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mav_medved

A custom cache key before rendering the page, using a built-in template cache engine

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Hi all,

Keen on processwire. Thanks a lot for this thing!

But here is my issue:

I have a lot of pages that need to be cached. But the content on this pages depends on what user has in his session's variable (not a logged-in user, just a guest but with a different session's variable value).

So I need to add this session variable as a cache key before page will have been rendered and created the cache file.

How to do so?

I tried to find the solution, but there is no Hooks in wire/core/CacheFile.php

So, my thoughts:

1. add the Hook for method "buildFilename" in wire/core/CacheFile.php to have the possibility to change filename for cache file (or at least to add custom cache key for filename)

or

2. somehow do it using addHookBefore('Page::render'

For example: let's assume we have a special param like $options['custom_cache_key'] and we can change it inside Hook method (by the way how to do that?)

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hi mav_medved, welcome to the forum! :)

sounds like markupcache is the right thing for you:

https://processwire.com/talk/topic/7-new-markupcache-module/

http://modules.processwire.com/modules/markup-cache/

you could just create a cache-file bound to your session variable

$cache = $modules->get("MarkupCache");
if(!$data = $cache->get($your_session_var)) {
      $data = [...] // your code
      $cache->save($data);
}
echo $data;

don't know if or what procache has to offer in this case...

hope that helps :)

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BernhardB, thanks for response!

A very nice module, I've found it very useful! Thanks for advice!

But I needed to make cache not for a part of the template, but whole template. (have some specific :))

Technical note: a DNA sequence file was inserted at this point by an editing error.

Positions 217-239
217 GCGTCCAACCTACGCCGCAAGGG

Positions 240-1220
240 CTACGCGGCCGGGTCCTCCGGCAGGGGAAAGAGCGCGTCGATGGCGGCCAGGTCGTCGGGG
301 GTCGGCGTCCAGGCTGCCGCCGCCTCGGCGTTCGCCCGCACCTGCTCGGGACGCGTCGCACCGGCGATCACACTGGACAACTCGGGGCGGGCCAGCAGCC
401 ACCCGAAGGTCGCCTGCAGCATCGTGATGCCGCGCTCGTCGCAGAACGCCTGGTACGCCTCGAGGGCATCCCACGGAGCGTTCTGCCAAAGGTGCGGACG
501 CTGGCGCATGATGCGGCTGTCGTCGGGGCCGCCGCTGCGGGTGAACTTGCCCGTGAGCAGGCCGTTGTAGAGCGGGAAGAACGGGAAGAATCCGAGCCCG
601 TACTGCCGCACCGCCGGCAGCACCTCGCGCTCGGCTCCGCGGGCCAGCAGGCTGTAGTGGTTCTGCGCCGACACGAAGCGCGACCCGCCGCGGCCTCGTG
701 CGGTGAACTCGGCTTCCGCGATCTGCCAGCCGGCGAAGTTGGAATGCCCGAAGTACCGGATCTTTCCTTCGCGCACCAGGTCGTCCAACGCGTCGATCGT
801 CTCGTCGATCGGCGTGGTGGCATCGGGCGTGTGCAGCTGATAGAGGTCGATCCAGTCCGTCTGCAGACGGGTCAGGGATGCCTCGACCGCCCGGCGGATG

So I came up with the solution, using this module:

(maybe someone will find it useful too)



<?
$cache = $modules->get("MarkupCache");
$cache_key = 'page_'.$page->id.'_myvar_'.$my_session_var;

if (!isset($options['render_for_cache'])){
$page->template->prependFile = '';
if (!$output = $cache->get($cache_key)){
$output = $page->render(array('render_for_cache' => 1, 'prependFile' => '', 'appendFile' => ''));
$cache->save($output);
}
echo $output;
}
else{
?>

<!-- here is my plain html/php markup -->

<?
}
?>

So now I can make a cache for any template with any cache_key.

I'm sure it's possible to make a Hook using "before render" for certain templates, so that can make cache and keep the template file clean. (or maybe not :D)

Anyway don't want to do it, ask me if someone need it ;)

  • Like 2

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nobody said it can't be used for the whole template ;)

hmm... nice. you could also handle everything in your template and outsource your markup to a different file:

yourtemplatefile.php

<?php
$config->session->myvar = 'test1'; // set session variable manually for testing

$cache = $modules->get("MarkupCache");
$cache_key = 'page_'.$page->id.'_myvar_'.$config->session->myvar;

if (!$output = $cache->get($cache_key)){
    $output = wireRenderFile('_markup.php');
    $cache->save($output);
}
echo $output;

_markup.php

<html>

[...]

<?= $page->title ?><br>
<br>
<?= $config->session->myvar ?>

[...]

</html>

so all your templates that are using "yourtemplatefile.php" will have cached output based on your session key. don't know how this compares to templatecache regarding performance but would be interesting to know :)

  • Like 1

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Very interesting Adam :) do you have any benchmarks compared to the standard template cache or to no cache?

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No 'real benchmarks' as in repeated tests on X different scenarios. Original usecase (and one measured) is a template listing shop items — ~40 products — where only difference in the rendered HTML is an input value - which is either default '0' or anything else picked up from $post or session.

It's a rather slow server, but load time for that page dropped from ~2.5s to ~450ms, which is the same as template caching (roughly), but usable on every page load, not only the first one.

I use MarkupCache (which in turn uses the same caching mechanism as the template-level caching), so there is maybe three or four function calls 'overhead' versus the template-level caching — which is nothing (I might be wrong, haven't been digging in that code lately).

---

There is a number of improvements I would like to make, but was working on a different projects lately.

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